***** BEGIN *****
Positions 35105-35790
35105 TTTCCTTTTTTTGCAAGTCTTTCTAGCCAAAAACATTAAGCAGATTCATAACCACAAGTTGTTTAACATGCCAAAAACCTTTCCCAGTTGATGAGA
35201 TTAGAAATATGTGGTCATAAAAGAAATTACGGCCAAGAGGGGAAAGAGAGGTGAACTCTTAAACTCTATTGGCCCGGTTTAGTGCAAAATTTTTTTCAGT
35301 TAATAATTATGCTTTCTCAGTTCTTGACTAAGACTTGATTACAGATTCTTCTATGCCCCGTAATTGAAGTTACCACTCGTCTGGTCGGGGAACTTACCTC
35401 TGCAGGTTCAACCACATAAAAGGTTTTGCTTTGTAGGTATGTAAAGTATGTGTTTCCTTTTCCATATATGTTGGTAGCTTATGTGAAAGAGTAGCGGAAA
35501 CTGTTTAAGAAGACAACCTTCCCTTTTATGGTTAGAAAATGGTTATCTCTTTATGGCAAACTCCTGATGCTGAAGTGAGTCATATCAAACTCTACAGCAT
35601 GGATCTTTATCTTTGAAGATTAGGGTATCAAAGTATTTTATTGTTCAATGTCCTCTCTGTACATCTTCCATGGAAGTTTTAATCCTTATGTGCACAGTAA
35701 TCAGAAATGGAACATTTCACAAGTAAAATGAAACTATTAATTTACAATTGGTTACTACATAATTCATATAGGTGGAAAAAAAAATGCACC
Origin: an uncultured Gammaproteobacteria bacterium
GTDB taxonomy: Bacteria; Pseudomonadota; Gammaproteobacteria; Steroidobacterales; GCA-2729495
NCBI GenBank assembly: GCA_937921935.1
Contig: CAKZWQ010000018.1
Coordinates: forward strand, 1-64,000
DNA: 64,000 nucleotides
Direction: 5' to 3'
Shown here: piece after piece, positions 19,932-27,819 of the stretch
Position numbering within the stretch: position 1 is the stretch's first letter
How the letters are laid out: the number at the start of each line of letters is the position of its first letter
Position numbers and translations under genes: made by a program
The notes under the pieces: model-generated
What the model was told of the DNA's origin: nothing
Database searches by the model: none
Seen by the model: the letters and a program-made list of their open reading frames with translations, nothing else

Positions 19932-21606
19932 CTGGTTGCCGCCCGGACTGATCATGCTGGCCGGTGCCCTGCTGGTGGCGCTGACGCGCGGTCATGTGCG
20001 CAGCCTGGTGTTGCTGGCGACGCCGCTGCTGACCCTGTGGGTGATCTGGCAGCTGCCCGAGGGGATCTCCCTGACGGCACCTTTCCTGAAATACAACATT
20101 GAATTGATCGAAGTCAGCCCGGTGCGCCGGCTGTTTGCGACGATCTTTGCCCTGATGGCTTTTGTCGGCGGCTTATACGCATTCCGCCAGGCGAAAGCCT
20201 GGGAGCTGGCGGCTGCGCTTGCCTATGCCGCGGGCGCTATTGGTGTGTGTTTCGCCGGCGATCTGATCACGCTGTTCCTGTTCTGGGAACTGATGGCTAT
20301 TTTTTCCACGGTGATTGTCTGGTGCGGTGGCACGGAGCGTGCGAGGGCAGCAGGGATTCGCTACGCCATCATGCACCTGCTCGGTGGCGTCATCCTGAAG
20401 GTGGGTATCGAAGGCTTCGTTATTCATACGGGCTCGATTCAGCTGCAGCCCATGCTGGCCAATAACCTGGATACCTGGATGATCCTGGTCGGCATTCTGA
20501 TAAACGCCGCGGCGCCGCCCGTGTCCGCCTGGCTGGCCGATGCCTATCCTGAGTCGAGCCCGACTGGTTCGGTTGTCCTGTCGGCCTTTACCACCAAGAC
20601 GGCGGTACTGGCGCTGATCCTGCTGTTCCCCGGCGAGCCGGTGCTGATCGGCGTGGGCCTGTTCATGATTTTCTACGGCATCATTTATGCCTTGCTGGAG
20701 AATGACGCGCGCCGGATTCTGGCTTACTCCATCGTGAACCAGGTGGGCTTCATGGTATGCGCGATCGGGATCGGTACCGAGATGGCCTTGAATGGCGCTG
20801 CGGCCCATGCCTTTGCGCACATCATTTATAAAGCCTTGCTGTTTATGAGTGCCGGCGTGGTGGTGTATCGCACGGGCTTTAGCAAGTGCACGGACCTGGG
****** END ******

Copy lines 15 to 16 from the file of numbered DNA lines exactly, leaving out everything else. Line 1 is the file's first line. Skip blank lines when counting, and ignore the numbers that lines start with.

Direction: 5' to 3'
Shown here: piece after piece, positions 19,932-27,819 of the stretch